1916: 6 & 7 George 5 c.51: An Act to prohibit the use of the word Anzac in connection with any trade, business, calling, or profession.
[18th December 1916.]
BE it enacted by the King’s most Excellent Majesty, by and with the advice and consent of the Lords Spiritual and Temporal, and Commons, in this present Parliament assembled, and by the authority of the same, as follows:
[Prohibition of the use of the word Anzac in connection with any trade. &c.]
1. — (1) As from the commencement of this Act it shall not be lawful to use in connection with any trade, business, calling, or profession the word “Anzac,” or any word closely resembling that word, without the authority of a Secretary of State, given on the request of the Government of the Commonwealth of Australia or of the Dominion of New Zealand, and this prohibition shall apply notwithstanding that such word forms part of any trade mark, or of the name of any company or society or other body, which has been registered before the passing of this Act.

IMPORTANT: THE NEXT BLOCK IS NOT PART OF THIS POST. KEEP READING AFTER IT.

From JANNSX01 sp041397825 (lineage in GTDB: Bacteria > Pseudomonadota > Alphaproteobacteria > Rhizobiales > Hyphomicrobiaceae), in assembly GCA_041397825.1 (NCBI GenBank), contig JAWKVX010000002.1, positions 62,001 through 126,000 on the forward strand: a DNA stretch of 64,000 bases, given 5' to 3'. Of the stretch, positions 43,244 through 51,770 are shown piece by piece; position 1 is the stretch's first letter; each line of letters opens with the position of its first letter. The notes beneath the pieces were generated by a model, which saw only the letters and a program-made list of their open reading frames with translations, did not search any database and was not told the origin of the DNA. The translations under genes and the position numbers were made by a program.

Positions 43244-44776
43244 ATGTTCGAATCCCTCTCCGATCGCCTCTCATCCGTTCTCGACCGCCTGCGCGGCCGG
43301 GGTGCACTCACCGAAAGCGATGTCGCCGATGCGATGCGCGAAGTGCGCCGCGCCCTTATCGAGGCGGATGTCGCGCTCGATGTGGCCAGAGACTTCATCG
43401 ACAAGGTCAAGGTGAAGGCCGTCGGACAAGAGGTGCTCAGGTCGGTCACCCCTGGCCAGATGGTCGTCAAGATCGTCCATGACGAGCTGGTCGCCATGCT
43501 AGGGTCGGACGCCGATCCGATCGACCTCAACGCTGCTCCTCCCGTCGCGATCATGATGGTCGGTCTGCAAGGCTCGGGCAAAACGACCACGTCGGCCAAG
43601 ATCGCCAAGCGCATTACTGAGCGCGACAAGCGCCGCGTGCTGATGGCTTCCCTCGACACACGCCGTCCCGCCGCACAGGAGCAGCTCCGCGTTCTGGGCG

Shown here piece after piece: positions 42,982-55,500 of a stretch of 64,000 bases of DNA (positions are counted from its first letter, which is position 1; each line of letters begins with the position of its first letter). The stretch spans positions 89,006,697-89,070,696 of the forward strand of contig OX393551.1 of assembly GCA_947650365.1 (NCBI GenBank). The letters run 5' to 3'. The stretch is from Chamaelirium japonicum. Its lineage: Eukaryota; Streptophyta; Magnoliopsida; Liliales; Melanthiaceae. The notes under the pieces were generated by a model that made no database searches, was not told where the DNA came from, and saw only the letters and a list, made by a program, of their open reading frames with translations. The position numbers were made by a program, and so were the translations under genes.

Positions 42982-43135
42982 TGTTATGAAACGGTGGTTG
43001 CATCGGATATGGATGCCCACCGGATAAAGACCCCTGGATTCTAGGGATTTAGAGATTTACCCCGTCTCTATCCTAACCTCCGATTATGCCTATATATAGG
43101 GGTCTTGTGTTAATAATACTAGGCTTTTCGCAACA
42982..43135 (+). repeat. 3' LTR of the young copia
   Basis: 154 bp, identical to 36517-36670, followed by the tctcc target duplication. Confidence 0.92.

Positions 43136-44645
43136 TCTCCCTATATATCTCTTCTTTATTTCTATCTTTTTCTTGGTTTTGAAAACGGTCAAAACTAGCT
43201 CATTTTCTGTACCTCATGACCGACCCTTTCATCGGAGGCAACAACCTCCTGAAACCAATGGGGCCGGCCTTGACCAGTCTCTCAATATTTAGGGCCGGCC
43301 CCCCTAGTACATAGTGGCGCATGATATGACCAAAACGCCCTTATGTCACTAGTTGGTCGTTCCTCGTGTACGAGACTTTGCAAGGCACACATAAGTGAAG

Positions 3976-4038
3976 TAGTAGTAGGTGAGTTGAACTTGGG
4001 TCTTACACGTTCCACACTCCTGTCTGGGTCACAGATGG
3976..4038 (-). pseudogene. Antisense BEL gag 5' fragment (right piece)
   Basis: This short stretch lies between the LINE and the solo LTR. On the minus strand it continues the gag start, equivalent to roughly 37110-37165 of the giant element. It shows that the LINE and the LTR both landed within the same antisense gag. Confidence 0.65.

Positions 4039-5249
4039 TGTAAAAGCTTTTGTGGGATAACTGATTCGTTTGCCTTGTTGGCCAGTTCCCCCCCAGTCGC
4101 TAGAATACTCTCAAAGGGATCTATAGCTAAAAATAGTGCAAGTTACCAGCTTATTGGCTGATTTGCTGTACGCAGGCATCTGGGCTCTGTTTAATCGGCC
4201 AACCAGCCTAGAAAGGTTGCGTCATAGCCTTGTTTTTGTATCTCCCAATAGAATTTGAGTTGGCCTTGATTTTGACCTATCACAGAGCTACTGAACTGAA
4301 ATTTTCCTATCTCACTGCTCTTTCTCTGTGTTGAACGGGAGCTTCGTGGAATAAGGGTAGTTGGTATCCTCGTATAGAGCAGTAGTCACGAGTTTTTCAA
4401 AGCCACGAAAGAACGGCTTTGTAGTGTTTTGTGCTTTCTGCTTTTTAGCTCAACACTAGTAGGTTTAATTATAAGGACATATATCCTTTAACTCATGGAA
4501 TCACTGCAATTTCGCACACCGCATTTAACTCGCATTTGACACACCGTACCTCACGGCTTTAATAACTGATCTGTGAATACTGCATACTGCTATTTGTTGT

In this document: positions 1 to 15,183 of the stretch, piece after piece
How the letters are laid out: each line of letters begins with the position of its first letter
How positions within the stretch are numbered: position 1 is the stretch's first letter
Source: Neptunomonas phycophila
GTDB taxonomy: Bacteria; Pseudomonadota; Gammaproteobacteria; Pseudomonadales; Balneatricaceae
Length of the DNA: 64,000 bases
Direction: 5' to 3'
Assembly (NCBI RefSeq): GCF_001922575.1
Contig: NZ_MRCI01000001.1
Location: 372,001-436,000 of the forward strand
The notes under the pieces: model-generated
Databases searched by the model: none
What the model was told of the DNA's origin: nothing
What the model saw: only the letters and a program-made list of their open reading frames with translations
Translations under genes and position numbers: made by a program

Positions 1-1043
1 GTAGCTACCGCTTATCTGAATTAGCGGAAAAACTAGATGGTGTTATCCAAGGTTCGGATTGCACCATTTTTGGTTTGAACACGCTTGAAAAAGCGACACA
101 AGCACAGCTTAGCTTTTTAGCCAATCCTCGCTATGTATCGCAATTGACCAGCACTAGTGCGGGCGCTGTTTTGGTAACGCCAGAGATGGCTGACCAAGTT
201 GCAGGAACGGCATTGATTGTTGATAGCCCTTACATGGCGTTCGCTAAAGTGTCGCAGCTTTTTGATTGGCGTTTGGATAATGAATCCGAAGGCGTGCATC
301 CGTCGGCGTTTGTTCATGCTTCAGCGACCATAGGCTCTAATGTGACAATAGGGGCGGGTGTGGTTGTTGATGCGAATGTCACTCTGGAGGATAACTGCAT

(2) If any person acts in contravention of this Act he shall be guilty of an offence against this Act, and liable on conviction under the Summary Jurisdiction Acts to a fine not exceeding ten pounds, or in the case of a second or subsequent conviction not exceeding one hundred pounds; and when a company or society is guilty of any such contravention, without prejudice to the liability of the company or society, every director, manager, secretary, or other officer of the company or society who is knowingly a party to the contravention, shall be guilty of an offence against this Act and liable to the like penalty.
[Short title and commencement.]
2. This Act may be cited as the ”Anzac” (Restriction on Trade Use of Word) Act, 1916, and shall come into operation at the expiration of three months from the passing thereof.